Ditzen’s first novel, was published in 1920. He went on being an agricultural labourer, and was twice convicted of embezzling his employers and served two prison sentences as a result. He worked for a local newspaper for a while, married a working-class girl from Hamburg and, in 1930, went to work for his publisher in Berlin. 1932 saw the release of Little Man, What Now?, a novel about The Great Depression, which was a critical and commercial hit. When the Nazis came to power, he bought a house in the country. Hoping to reclaim his property, the man who sold it to him denounced Ditzen to the Nazis, but a powerful lawyer pulled strings and got him off. Ditzen bought a small-holding elsewhere, and lived there for the rest of the war. In 1938, his American publisher, Puttnams arranged for him to get out of Germany, but Ditzen changed his mind at the last minute.

He kept writing, producing novels with apolitical themes (but still managed to annoy Goebbels – generally not a good idea). In 1944, in an alcoholic frenzy, he tried to shoot his now ex-wife (who was still living under the same roof). He was arrested and placed in a lunatic asylum. While incarcerated, he wrote a novel, The Drinker. In late 1946, he wroteAlone in Berlin – all 560 pages of it – in just 24 days. That anyone could write anything as complex, well-structured, subtle and brilliant as this towering classic in less than a month is beyond comprehension – in fact, it’s pretty damn near unbelievable. 

On 22nd December, 1946, Ditzen told his mother that he had produced “a truly great novel”. He died in hospital six weeks’ later, before the book was published. It’s as if this enormously troubled, complex mess of a man gave everything he had left to bequeath us this astonishing masterpiece.

You will love this book. That’s a promise.


  1. Thanks for this recommendation.
    Have you read "Berlin Alexanderplatz" by Alfred Döblin? There is also a 15-hour TV series directed by Fassbinder which is also good.

    There are also the wartime diaries of Victor Klemperer ["I shall bear witness" & "To the bitter end"] which I recommend. It is set in Dresden.

    I have been thinking for a long time about trying Stephan Zweig's "World of Yesterday" [Vienna], but the reviews range from "brilliant" to "turgid". I don't know anything about Zweig apart from the fact that he and his wife died in a mutual suicide pact.

    Please keep making your book recommendations. Most helpful. Mind you, I haven't started "Stoner" yet.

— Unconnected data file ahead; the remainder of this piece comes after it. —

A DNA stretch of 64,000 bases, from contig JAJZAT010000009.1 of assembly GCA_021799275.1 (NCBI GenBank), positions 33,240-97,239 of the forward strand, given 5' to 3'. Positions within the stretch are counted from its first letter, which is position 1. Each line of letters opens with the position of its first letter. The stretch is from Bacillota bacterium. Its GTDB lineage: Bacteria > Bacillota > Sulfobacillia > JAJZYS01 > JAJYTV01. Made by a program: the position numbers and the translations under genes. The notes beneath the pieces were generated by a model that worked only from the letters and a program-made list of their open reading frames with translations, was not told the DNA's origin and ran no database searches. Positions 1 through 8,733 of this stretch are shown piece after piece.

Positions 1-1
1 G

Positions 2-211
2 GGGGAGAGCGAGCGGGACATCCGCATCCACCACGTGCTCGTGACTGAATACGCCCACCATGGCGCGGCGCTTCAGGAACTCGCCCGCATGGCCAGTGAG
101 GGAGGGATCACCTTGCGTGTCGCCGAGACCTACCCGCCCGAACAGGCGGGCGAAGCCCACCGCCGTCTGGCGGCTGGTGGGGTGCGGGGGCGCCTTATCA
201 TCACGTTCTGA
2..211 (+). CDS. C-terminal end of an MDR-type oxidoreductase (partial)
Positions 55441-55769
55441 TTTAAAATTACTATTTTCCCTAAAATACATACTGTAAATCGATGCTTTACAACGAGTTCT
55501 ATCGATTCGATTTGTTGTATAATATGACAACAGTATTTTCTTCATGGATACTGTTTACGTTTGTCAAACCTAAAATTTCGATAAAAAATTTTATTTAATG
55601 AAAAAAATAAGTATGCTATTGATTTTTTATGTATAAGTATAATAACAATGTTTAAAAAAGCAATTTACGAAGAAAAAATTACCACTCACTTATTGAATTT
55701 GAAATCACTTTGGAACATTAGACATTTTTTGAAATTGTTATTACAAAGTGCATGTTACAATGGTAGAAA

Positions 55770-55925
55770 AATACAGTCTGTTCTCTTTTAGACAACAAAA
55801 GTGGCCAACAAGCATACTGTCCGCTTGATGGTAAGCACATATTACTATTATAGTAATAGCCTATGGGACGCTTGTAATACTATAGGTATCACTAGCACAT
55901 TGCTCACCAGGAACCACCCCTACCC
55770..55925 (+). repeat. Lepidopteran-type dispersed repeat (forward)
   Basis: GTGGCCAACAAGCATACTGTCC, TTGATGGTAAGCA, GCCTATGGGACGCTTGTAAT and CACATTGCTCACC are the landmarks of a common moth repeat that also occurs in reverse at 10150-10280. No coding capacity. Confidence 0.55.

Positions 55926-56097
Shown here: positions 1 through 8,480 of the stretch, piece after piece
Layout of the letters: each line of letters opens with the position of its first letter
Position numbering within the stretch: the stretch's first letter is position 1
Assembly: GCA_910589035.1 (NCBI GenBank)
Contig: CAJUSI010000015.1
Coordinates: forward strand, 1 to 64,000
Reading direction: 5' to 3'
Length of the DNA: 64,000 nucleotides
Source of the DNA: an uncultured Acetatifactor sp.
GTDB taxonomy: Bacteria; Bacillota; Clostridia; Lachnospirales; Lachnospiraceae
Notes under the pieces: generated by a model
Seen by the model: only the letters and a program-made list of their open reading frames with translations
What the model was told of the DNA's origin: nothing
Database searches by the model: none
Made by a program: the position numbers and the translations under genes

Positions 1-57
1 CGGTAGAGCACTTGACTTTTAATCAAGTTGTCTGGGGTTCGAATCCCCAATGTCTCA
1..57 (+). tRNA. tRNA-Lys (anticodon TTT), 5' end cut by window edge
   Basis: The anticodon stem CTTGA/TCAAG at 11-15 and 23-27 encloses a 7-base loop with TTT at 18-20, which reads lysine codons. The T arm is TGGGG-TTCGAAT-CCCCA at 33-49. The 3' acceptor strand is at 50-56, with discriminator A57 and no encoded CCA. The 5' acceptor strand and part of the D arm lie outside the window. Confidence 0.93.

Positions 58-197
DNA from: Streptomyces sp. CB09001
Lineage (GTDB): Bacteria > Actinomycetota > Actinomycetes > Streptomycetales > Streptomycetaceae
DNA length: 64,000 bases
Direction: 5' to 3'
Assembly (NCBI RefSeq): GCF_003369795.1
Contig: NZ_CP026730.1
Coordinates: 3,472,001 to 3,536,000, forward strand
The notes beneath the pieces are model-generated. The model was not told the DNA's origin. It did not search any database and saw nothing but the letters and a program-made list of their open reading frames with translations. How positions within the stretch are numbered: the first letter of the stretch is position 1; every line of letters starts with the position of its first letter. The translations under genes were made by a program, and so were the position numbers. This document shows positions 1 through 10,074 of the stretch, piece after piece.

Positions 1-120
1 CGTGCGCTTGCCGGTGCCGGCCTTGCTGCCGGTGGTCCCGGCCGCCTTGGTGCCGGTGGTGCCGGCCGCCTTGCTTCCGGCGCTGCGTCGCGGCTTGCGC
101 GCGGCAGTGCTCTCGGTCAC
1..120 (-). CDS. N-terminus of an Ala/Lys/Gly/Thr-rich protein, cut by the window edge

The book I must warn you about is "Cheever. A Life" by Blake Bailey. Before Christmas it was heavily mentioned in all "the book of the year" reviews [inc Taki in the Spectator]. Do not buy this book because it is 670-pages about a monumental bore.

    Perhaps you should consider running a regular feature about books to avoid or do a survey of the 100 worst books that the literati rave on about and thereby save your faithful readers both time and money?
    Thursday, March 10, 2011 - 06:52 PM

  2. I'm delighted you find the recommendations/warnings about books useful, SDG. I'm reading another "living under the Nazis" novel at the moment - "The Book Thief" by Markus Zusak, which is set outside Munich. It's a good read but written in a rather mannered style and too much given to sentimentality, especially compared to "Alone in Berlin". I've never tried “Berlin Alexanderplatz” - dauntingly huge, I seem to remember – first, I would have to read “Petersburg” by Andrei Bely, a 580-page novel published in 1916, which has been staring accusingly at me from my shelves for fifteen years now! I haven't read the Klemperer Diaries, but might very well give them a go, on your recommendation. I’ve never heard of the Zweig book. Tried Cheever’s short stories once and just didn’t get it. I generally enjoy biographies about writers, but not if they’re of “sat on his arse all day staring at a blank sheet of paper, drinking heavily, and developing raging haemhorroids” variety.

    To be honest, I don’t read enough novels to make more than the occasional recommendation – the main reason I joined a book group was to give me a reason to finish works of fiction, as I’d fallen into the terrible habit of stopping after a few chapters, whether I was enjoying them or not: I also wanted to be made to read books I normally wouldn’t read. I gave up reading book reviews years ago, as the novels being reviewed always seemed to be searing indictments of modern Britain/America or about living in angst in NW1 (or both together), or historical novels which were glorified PhD theses with a bit of a plot thrown in – whatever, they all seemed to be more about telling us how clever and sensitive the writer was and how clever and sensitive the reviewer was for being able to recognise this. The last time I looked at a Books of the Year recommendation list featuring cultural establishment types, I almost lost my lunch. So, thanks for the suggestion, but I’m far too ill-read!
    Saturday, March 12, 2011 - 11:49 AM